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Title: The social and anticipatory geographies of social anxiety
Author: Boyle, Louise Elizabeth
ISNI:       0000 0004 8498 5600
Awarding Body: University of Glasgow
Current Institution: University of Glasgow
Date of Award: 2019
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Social anxiety is deeply entangled with an individual's social and interpersonal environments, provoking distress for those who experience social interactions and spaces as threatening. Social anxieties rupture the fabrics, places and spaces of everyday life and are fundamentally geographical, bound up in an intimate social geography of experience where anxiety, fear, embarrassment and shame occur across a range of social settings. This thesis examines the everyday lived geographies of people experiencing often debilitating and distressing social anxieties. The research landscape of social anxiety is one dominated by the disorder/illness model, one that prioritises the presence of an organic or cognitive abnormality as the cause of disorder. Against these individualising biomedical understandings, I develop a novel conceptualisation of social anxiety as a social and spatial phenomenon. I examine the relationship between social anxieties and the temporalities and spatialities of everyday life by prioritising everyday routines, practices, interactions, situations, sites and settings through and in which social anxieties are embodied, enacted, sustained and managed. Social anxieties shape, and are shaped by, our social and spatial surroundings: first, where anxieties shape the perception or experience a person has of/in a particular place or space and second, where an interaction, site or setting shapes the intensities or contours of anxious experiences. Drawing on lived accounts of experience that were gathered through qualitative research methods, including an online questionnaire and semi-structured, online and telephone interviews, I contribute to research on the relationship between health and place by engaging experience-centred knowledges that takes seriously the lived reality of living, experiencing and managing social anxiety. The methodological approach also contributes to debates concerning how 'we' (as researchers) research experiences of health and place, highlighting the need for flexibility in the research process and designing research that fosters participation while enabling people to define the nature and limits of their participation. Through the conceptual underpinnings of psychoanalytic, anticipatory, habitual and emotional and affective geographies mapped against a background of critical approaches in health geographies, findings account for the importance of social and spatial factors in producing, sustaining and experiencing social anxieties. This thesis engages with lived accounts of mental health and illness that disrupt, challenge and nuance the medicalisation of mental health experiences, towards a social and spatial understanding of social anxiety.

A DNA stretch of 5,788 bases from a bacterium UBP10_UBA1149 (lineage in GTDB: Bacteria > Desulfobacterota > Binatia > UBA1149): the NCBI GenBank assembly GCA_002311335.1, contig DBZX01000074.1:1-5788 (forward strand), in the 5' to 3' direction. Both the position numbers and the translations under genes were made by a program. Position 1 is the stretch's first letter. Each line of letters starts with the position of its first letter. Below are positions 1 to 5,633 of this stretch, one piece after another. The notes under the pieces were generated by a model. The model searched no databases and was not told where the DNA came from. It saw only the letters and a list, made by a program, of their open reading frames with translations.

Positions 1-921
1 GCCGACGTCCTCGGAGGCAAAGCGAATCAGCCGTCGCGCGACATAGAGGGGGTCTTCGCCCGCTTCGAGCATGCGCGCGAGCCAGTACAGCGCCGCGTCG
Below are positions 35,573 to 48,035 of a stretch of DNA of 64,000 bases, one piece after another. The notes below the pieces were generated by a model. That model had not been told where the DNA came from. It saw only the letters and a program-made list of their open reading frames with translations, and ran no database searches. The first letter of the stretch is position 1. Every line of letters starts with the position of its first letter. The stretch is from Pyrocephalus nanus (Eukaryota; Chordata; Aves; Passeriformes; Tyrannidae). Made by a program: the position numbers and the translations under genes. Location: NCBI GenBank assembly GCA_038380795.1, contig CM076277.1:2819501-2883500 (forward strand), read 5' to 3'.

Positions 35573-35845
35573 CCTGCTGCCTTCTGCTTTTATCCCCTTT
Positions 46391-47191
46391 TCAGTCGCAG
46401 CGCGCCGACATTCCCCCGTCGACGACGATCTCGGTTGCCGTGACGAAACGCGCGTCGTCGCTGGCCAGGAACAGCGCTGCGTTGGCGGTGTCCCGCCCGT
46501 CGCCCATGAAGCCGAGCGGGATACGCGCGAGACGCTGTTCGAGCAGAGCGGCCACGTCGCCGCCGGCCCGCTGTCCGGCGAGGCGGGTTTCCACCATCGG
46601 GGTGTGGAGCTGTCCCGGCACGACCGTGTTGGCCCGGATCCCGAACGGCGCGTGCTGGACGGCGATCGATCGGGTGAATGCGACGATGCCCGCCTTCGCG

Supervisor: Not available Sponsor: Not available
Qualification Name: Thesis (Ph.D.) Qualification Level: Doctoral
Keywords: G Geography (General)